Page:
Above normal sea-surface temperatures and expected reduced vertical shear in the tropical Atlantic, combined with near-neutral El Nino-Southern Oscillation (ENSO) conditions, will likely contribute to an above-average hurricane season. The hurricane forecast team at Colorado State University predicts 16 named storms with nine of the 16 becoming hurricanes in the Atlantic basin between June 1 and Nov. 30. Five are expected to develop into major hurricanes (Saffir/Simpson category 3-4-5) with sustained winds of 111 mph or greater.
Forecasters estimate the 2011 season will have roughly as much activity as was experienced in five similar years: 1951, 1981, 1989, 1996 and 2008.
“Based on our historical analysis along with our current forecast, the probability of a major hurricane making landfall along the U.S. coastline is approximately 72%,” says lead forecaster Phil Klotzbach. “These probabilities are based on the idea that more active seasons tend to have more landfalls, but coastal residents should prepare the same way every year for landfall, regardless of how active or inactive the forecast might be.”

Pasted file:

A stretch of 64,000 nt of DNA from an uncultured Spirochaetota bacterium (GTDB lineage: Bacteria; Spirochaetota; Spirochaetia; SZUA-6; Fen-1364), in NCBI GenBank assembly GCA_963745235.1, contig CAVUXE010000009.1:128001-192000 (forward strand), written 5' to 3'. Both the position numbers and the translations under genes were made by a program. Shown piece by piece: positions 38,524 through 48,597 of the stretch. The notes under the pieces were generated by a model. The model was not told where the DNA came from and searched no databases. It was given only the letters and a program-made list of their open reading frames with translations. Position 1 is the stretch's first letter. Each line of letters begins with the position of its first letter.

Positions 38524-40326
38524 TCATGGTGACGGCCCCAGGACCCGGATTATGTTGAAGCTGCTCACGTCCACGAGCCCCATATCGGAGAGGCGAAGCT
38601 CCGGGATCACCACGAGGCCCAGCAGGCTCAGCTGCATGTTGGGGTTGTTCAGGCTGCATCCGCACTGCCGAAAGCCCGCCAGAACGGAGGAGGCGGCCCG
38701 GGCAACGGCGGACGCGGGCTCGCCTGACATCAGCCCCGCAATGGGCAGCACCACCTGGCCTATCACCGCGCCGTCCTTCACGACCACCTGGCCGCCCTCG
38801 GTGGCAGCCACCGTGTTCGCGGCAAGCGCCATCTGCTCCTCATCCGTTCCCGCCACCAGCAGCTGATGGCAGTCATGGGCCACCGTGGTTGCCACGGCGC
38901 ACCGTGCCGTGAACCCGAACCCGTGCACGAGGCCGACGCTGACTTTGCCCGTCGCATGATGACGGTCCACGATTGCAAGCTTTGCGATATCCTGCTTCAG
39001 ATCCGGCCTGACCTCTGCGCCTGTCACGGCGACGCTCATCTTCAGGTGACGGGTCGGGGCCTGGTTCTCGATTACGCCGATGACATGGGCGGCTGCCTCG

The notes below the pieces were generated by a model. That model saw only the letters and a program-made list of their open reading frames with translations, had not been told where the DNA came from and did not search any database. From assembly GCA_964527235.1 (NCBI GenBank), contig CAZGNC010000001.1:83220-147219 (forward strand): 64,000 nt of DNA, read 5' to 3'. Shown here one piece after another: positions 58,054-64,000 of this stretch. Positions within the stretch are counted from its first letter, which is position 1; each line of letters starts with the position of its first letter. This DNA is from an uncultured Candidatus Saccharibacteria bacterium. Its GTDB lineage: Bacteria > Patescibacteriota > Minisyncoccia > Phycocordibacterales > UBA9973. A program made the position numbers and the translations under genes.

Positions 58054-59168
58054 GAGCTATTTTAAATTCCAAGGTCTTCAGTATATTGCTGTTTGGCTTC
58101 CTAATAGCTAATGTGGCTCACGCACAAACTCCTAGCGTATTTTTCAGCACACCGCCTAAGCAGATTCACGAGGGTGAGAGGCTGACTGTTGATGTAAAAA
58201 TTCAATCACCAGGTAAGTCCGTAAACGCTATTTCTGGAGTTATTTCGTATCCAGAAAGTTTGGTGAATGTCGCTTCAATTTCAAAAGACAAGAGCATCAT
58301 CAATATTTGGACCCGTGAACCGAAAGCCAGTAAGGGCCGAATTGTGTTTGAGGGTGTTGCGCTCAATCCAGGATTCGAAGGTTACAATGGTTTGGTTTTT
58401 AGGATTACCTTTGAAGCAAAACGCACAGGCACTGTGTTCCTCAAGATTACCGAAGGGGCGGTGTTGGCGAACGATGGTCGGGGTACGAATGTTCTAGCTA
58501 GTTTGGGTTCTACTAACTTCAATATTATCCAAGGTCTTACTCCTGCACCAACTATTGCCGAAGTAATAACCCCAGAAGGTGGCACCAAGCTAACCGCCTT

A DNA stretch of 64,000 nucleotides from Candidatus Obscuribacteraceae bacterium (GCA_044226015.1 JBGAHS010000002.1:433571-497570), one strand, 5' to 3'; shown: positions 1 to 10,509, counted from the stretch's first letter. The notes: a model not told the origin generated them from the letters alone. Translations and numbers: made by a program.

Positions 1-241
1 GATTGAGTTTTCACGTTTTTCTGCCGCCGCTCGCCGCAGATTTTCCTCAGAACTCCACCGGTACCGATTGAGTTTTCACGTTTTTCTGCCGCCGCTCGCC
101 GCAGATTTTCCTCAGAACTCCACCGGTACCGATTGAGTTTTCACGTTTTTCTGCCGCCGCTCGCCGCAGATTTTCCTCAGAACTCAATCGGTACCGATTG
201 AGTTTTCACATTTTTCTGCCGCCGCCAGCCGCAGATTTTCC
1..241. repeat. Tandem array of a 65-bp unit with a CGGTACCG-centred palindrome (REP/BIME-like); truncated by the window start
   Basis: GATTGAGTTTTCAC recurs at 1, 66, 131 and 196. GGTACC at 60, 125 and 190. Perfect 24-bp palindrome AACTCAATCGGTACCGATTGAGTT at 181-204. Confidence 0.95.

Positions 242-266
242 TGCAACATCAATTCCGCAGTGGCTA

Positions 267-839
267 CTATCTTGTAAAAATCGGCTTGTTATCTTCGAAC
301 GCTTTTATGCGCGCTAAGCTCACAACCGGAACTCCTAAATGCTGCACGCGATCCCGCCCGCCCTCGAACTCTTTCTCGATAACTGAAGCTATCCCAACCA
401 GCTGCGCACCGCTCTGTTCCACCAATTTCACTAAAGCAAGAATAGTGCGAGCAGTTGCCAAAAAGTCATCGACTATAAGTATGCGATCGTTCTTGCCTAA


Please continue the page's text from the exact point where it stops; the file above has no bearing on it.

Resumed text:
Other probabilities for a major hurricane making landfall on various portions of the U.S. coast:
- A 48% chance that a major hurricane will make landfall on the U.S. East Coast, including the Florida Peninsula (the long-term average is 31%).
- A 47% chance that a major hurricane will make landfall on the Gulf Coast from the Florida Panhandle west to Brownsville, TX (the long-term average is 30%).
- A 61% change of a major hurricane tracking into the Caribbean (average for the last century is 42%).
The hurricane forecast team predicts tropical cyclone activity in 2011 will be approximately 175% of the average season. By comparison, 2010 witnessed tropical cyclone activity that was about 196% of the average season.
A full copy of the 2011 hurricane season report may be found at http://hurricane.atmos.colostate.edu/.